Monday, November 12, 2012

Brian On The Road 11

November 12. 1960

Brian woke after a good solid night's sleep. The first one he had taken on a real mattress in many days. He felt refreshed and ready to move on. Ha ascended the caller stairs into the kitchen. No one was there so he went out the door into the driveway. The car was still there. He dug into his back pack, took out a piece of paper and a pen and wrote a thank you note saying that he had slept well. He tucked it behind the wiper and went down the driveway to the road. When he crossed the road he met Ben.

Ben was around 50 years old. He wore frayed trousers of what had once been suit pants, a brown shirt and a broad rimmed hat. He greeted Brian in a friendly manner and said it was a good day to travel. So they started out.

Ben never asked Brian where he was going or where he had come from. But Brian was curious about Ben so he asked him a few questions being careful not to step on areas of history Ben didn't want to discuss. Ben came from Idaho and had been on the road for about 20 years, he guessed, tried to stay south in the winter, didn't go back to Idaho if he could help it. How does he get by? Holding out a tin cup from his pocket he shook it and put it back. He said also that if he was really desperate he could get himself pulled in for vagrancy and sleep in a cell. Did he have any family? A sister in Arkansas. She took him in when he passed that way.

Ben definitely had the look of the road in his eyes but he was remarkably clean and intelligent for a hobo Brian thought. Gradually it came out that Ben graduated from the University of Oregon as a philosophy major, had left a wife back in Idaho who was probably happy to see him go and had been on the road ever since.

As they were walking through Pratt a dog started barking at them. Ben said "Let;s pick it up. If there's one thing I hate it's a barking. snarling dog."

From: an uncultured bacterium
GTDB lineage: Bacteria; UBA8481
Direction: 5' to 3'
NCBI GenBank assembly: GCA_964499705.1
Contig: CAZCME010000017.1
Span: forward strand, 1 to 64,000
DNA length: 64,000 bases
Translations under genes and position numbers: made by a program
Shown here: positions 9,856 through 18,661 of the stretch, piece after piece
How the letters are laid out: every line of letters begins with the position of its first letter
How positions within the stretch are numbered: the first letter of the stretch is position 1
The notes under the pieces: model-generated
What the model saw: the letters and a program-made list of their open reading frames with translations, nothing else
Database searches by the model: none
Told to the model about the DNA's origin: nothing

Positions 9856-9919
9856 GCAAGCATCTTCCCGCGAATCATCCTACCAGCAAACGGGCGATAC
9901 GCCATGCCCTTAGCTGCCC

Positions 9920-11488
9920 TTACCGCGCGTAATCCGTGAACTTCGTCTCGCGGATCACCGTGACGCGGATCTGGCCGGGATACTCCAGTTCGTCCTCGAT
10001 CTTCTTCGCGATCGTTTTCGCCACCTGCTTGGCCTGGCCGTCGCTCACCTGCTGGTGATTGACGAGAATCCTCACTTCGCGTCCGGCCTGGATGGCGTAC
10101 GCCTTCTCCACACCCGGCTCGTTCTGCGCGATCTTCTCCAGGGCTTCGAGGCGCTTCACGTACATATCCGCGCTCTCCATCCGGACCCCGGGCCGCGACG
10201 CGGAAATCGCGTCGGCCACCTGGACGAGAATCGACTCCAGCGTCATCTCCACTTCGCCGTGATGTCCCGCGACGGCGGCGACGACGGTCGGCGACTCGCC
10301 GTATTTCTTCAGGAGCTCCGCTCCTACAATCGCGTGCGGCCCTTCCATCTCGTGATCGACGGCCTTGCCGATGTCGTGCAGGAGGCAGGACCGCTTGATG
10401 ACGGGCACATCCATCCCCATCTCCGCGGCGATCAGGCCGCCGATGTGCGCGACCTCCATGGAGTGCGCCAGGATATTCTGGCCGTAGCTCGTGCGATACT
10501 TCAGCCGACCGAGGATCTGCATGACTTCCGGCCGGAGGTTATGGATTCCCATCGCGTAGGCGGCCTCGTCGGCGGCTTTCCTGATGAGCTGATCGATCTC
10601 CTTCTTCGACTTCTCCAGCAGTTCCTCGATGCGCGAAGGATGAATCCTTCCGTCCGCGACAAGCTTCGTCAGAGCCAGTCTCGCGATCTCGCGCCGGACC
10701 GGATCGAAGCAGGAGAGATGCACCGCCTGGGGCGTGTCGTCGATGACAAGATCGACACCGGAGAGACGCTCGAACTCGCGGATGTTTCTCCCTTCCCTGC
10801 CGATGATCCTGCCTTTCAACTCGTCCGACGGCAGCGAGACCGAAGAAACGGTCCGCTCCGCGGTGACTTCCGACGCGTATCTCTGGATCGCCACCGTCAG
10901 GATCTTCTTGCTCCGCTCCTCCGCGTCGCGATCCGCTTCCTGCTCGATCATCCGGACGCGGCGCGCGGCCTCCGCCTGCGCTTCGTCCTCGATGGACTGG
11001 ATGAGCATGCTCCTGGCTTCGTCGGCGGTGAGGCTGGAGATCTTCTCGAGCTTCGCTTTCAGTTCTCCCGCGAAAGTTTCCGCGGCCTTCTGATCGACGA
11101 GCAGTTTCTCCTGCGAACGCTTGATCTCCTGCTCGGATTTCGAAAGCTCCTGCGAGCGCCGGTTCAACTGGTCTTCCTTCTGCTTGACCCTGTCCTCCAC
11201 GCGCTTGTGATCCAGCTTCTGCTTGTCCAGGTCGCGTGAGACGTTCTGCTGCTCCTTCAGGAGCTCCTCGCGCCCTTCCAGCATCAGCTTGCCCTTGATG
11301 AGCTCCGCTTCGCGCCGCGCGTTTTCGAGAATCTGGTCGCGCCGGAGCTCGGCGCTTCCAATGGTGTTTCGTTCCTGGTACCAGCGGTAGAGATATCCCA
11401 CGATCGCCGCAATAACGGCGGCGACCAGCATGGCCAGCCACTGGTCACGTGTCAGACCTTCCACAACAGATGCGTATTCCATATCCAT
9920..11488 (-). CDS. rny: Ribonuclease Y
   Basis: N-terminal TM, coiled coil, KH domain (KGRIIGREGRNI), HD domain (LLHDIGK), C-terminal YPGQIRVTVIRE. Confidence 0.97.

Brian asked if Ben had ever been in the service. "Sure. After I got out of school I joined the Navy. Spent two years. Couldn't wait to get out. The officers were all stupid. Most of them."

After about an hour of walking, as they were reaching the edge of town, Brian's feet were very painful and he realized that he hadn't had his boots off of his feet since the night he spent with Margie and Mary Lou in Cleveland. He told Ben he had to rest his feet a few minutes, sat down on the grass just off the road and removed his boots. It felt very good.

"I hope your feet don't swell up. You won't be able to get your boots back on if they do."

But there wasn't time for that to happen. A few minutes later a car stopped for them. It was an old Chevy. The driver was a surly man wearing a construction hat. Ben got in the front seat, Brian behind him. The driver wasted no time on introductions but started right off. He soon said "I have some meat in the back. We'll stop up ahead and cook it." During a voyage of several hours he said that over again a few times. Brian got the impression that he had no intention of doing that or even if there was any meat in the trunk. And though he stopped to pick them up he seemed to be in a great hurry to get someplace.

When they came near to Liberal Ben said he would get out there, so the driver pulled over without a word and stopped. Ben got out followed by Brian. Brian said "Thank you." The driver didn't answer but drove off.

Ben said "I didn't trust that meat in the back. You never know what it is or how old it is."

"Ah" said Brian. He was learning the ways of the road.

They walked a few miles into Liberal and it was now late afternoon. Ben said he was going to stay there, but Brian felt like moving on so they parted.

Brian walked through Liberal. It was dark when he reached the other side but there were street lights on. So he stood under one of them with his hand out and fairly soon another truck pulled over. The driver asked Brian where he was going. Brian sad he was trying to get to California. The driver said "I;ll take you to Guymon." Brian thought he said "Diamond." But he was used to hearing strange words and strange names so he said "Great."